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Obama Turns His Back on Iranian Citizens

By Kenneth R. Timmerman   |   Tuesday, 30 Jun 2009 08:08 AM

President Barack Obama clearly believes he can have it both ways when it comes to Iran, offering tepid support for the protest movement and shedding crocodile tears for the death of innocents, while keeping his hand stretched out longingly to the embattled Ayatollah Ali Khamenei.

His top Iran advisers — Vali Nasr, the son of an ayatollah, and Ray Takeyh of the Council on Foreign Relations — have long been advocating greater U.S. accommodation with Tehran, so much so that they have been called by critics part of an Iran lobby in the United States.

When Khamenei arrogantly dismissed the protest movement at Friday prayers on June 19, the regime lost whatever legitimacy it might have claimed in the eyes of the Iranian people. The regime is now living on borrowed time.

Even if Khamenei and his thugs manage to quell the protest through extreme violence, the Iranian people are seething with contempt. Given the slightest spark, they will erupt again.

But Obama seems not to get the message. At his press conference last week, he made this troubling statement: "It's not too late for the Iranian government to see there is a peaceful path that leads to legitimacy in the eyes of the Iranian people."

Iranian dissident Mohsen Sazegara told Newsmax he was stunned by that statement and listened to the president’s words with “deep regret.”

For more on this, read “Key Dissident Riled at Obama’s Approach.”

Iranian-Americans who supported Obama’s election are beginning to change their minds. Some indicated as much on Twitter, sending messages of regret: “Obama, I want my vote back.”

Even the European Union is taking a tougher stand than the United States, and is considering sending a parliamentary delegation to Tehran to investigate reports of voter fraud and human rights abuses. Last week, Britain announced that it had frozen more than $1.5 billion in Iranian government assets. Obama expressed his “regrets.”

No one in Iran or in the international community will take seriously another election organized and supervised by this regime. Protesters have been chanting “death to the dictator” and “Allah-o akbar” — the same chants their parents shouted 30 years ago as they brought down the shah.

The regime itself is divided. Who would have thought that former regime leaders such as Hashemi-Rafsanjani and Mir Hossein Mousavi would return to the scene on a wave of a nationwide protest movement?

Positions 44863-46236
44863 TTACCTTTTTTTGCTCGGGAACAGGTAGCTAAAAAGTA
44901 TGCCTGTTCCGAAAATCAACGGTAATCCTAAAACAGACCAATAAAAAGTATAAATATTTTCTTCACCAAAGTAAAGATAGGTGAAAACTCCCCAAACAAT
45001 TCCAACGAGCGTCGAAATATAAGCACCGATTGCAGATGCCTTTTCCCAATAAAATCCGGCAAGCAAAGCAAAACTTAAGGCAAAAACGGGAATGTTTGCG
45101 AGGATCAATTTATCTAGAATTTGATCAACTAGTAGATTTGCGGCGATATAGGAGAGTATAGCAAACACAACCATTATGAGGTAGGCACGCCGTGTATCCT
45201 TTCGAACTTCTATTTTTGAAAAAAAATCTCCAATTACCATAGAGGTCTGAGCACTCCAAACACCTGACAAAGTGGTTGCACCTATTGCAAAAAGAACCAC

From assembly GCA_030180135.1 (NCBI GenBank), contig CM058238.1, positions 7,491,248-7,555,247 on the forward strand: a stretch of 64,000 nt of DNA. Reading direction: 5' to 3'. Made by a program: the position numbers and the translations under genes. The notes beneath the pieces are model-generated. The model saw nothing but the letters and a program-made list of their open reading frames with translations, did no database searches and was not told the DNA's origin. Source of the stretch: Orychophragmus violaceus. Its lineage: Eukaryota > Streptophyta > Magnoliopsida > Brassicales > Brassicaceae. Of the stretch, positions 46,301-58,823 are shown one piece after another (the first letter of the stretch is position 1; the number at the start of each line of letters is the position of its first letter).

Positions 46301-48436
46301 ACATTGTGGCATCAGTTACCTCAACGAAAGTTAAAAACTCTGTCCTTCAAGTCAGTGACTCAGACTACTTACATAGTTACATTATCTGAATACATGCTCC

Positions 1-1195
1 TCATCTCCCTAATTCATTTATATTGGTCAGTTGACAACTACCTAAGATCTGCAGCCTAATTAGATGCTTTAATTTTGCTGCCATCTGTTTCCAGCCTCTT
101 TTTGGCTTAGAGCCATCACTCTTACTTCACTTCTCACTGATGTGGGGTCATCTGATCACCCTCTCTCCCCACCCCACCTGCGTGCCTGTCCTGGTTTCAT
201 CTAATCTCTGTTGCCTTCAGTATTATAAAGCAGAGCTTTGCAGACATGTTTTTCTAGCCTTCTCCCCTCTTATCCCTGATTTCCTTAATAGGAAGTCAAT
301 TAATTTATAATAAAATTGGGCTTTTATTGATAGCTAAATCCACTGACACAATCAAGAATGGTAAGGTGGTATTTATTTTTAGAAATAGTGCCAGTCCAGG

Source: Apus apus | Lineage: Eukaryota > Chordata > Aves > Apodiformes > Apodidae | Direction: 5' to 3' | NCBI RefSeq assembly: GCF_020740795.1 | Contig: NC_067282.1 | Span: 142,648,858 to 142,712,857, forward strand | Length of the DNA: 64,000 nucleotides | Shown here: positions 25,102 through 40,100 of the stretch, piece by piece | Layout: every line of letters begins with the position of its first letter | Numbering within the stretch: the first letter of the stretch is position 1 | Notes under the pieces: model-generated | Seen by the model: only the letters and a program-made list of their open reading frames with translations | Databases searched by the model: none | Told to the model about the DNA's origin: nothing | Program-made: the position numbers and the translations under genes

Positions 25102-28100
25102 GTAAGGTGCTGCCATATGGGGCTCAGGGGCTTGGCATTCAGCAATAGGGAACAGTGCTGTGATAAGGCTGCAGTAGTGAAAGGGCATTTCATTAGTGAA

But rather than encourage fundamental change, Obama is signaling the Iranian leadership that he values stability over change, and is quite prepared to deal with a brutal clerical dictatorship. This puts him on the side of the oppressors — the wrong side for any president of the United States.

Obama appears to believe that the United States has only two policy options when it comes to Iran: do nothing, or consider military force. In fact, a president who understands American power and how to wield it would understand that we have many more cards to play.

For example, the United States could announce that it will not recognize Ahmadinejad as the duly-elected president of Iran until he is accepted by the Iranian people. That would have an electrifying impact on the people of Iran and would serve as a catalyst to rally international support against the clerical dictatorship.

Among Iranians, calls are being raised for the West to boycott Iranian oil. That, too, would send an unmistakable message to the regime and provide encouragement to Iranian workers who are contemplating a general strike.

Instead, as he has done several times already, Obama continues to offer more bromides. Asked how he reacted to the graphic video footage of the murder of a 26-year old woman, Neda Agha Sultan, Obama said he found it “heartbreaking.”

But when a reporter noted that the word “consequences” was noticeably missing in his comments, the president replied that the U.S. will refrain from acting “until we know how this is going to play out.”

In this high stakes game of power diplomacy, doing nothing amounts to taking sides. By proclaiming publicly that the United States will refrain from “meddling” in Iran’s domestic politics, Obama is throwing his support behind Khamenei, tacitly encouraging him to do whatever it takes to get the situation under control.

Given the track record of this regime, Obama has given Khamenei a green light to murder.

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